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large latency during long lasting sessions


tufuwe
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Hi,


we experience after different amounts of time (30 minutes sometimes after 1.5 hours) very long delays/latency (for example 5 seconds) between the members of the group.

Is this problem known?

The network is fine and after a disconnect and reconnect everything is fine again.

This happens between all the server and client version number combinations we tested, so 1.2.4 and 1.2.3.

Any ideas?

Sound like a minor problem, but if you experienced this once and don't know of it, this 5 seconds delay can really cause nasty conversations and people get really angry with each other....

A disconnect would be much better, than this delay!


Thanks

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No, this is not a known issue.

I’d definitely blame it on some part of networking - as it is for several people, on the servers (or other resource limits on that end).


Once you reach your delay state, is it a 5s delay once, and then it works again? Or you only hear something like a 100 ms sound from the others every 5 s?

Does this problem persist if you do not reconnect?

Does the problem occur for everyone at the same time?

Does the problem go away for everyone once one person reconnects? Or only for the person reconnecting? If three people have the issue, and two reconnect, does the third still have the problem?

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Hello,

once the delay is there, it doesn't vanish anymore. It is persistent for the whole session and really (up to) 5 seconds delay, but perfectly clean sound, no distortions.

When we reconnect, everything is fine again.

Yes, it is one poor guy in the group who has the delay and the others are fine!

If the one culprit reconnects everything is fine again for everyone, no need that the others have to reconnect.

We never tried to keep the delayed person in the session and let the good ones reconnect....


I think that we reduced (or even solved) the issue by using "voice activity" instead of "continuous".

If continuous is selected, there has to be an algorithm in mumble which prevents a queuing, like the comma characters on a 10b8b-serial line. If this is not implemented then this could be an explanation of the observed behaviour.


Thanks!

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If it’s just an issue with one person it should definitely be a users system / client issue.

 

If continuous is selected, there has to be an algorithm in mumble which prevents a queuing, like the comma characters on a 10b8b-serial line. If this is not implemented then this could be an explanation of the observed behaviour.

Not sure what you mean there.

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Hello,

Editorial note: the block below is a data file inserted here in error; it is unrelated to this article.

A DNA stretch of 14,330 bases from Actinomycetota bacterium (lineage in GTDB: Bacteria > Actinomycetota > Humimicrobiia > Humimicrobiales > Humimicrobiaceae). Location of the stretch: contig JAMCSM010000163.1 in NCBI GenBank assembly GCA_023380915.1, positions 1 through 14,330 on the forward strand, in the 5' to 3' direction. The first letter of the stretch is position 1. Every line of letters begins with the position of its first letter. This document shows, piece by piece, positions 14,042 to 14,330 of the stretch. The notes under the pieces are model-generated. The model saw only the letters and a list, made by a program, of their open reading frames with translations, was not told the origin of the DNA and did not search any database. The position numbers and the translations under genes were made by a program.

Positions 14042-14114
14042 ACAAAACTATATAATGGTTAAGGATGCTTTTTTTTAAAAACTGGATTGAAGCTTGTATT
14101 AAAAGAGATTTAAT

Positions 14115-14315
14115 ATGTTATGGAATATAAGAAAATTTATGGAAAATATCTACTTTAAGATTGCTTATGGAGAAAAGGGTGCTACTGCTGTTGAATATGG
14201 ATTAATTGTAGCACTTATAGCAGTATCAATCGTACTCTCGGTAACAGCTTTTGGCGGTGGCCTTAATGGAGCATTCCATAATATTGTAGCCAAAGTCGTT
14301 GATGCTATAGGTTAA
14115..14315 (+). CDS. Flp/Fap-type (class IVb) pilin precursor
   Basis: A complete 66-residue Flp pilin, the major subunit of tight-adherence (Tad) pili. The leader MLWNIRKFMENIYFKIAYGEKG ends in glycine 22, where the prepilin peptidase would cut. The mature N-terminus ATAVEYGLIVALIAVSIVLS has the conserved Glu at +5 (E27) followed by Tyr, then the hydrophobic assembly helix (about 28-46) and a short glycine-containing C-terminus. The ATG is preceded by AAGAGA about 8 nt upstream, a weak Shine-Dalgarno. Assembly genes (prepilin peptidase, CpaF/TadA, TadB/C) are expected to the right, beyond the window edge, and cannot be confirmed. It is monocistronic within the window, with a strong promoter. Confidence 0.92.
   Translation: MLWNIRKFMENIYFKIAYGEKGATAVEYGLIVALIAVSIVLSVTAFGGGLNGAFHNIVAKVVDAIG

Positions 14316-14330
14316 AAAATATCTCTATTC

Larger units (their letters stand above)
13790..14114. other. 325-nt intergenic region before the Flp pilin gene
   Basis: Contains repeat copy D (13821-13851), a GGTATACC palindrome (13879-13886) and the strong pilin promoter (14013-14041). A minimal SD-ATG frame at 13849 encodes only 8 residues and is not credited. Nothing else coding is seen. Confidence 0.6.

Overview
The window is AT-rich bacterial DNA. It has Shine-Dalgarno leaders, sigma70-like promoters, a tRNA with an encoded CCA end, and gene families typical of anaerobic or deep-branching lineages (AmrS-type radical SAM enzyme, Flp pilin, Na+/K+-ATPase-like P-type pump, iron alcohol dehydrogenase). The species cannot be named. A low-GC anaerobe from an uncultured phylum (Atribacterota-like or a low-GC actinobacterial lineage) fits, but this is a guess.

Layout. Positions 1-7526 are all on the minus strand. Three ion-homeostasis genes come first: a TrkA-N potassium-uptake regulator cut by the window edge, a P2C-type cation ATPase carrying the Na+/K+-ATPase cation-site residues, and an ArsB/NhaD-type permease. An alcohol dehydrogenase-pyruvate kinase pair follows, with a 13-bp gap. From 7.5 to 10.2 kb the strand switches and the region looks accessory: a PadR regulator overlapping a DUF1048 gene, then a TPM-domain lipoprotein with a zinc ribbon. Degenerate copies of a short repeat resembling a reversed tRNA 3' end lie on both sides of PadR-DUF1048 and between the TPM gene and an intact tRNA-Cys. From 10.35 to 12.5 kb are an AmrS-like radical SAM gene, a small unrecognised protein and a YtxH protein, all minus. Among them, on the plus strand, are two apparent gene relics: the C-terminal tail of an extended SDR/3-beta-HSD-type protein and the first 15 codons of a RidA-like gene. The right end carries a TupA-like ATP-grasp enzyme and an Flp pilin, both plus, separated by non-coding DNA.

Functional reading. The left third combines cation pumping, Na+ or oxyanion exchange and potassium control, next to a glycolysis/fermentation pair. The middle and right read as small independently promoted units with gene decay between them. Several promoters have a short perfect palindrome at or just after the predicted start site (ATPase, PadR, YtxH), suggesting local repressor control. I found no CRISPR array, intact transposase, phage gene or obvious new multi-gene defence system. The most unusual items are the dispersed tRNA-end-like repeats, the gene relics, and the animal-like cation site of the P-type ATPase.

the issue is not user(-machine) and client version dependent. It happens with all contacts, also when only two persons are talking for long periods in "continuous mode".


Concerning the 10b8b-serial line:

The thing I wanted to mention is: If a data stream is sent in real time for a long time to a receiver, there will be always a difference in the system clock of the receiver and sender. If for example the sender-clock is faster, then it is sending more packets to the receiver than this can handle, as it unpacks them (and the case of mumble plays them on the sound-card) with a slower clock. So, over some time more and more packets will accumulate in the receive buffer.

Therefore, all serial transmission lines implement a method to insert from time to time some gaps (comma characters) which assure that the receiver doesn't drown in data over time. Serial links with no buffers will otherwise just lose data. With buffers the delay will increase over time...

I was just brainstorming that this method has to be implemented when you use the "continuous mode" and talk over hours. I assume that you did this. It just came to my mind, as everything is fine if we switch to "voice activity" mode.


Thanks!

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We don't perform any audio skew compensation in our processing chain afaik so it would be possible for packets to queue up in continuous transmission mode. At some point the jitter buffer should discard packages which are too old though. I'd have to look at that code to verify the specific behavior.


My guess is it just didn't cause any noticeable issues before and hence wasn't worth the effort. What kind of audio device is on the other end to cause such a drift over such a short period of time? At 1h30m a delay of 5s would mean a drift of nearly 1ms per second. That sounds quite high to me.


In any case. Resolving audio skew issues without hearable artifacts in playback isn't all that straight-forward unfortunately. You'd have to analyse queue depth in the jitter buffer and do dynamic resampling of the incoming data based on that to prevent under/overflows caused by skew.

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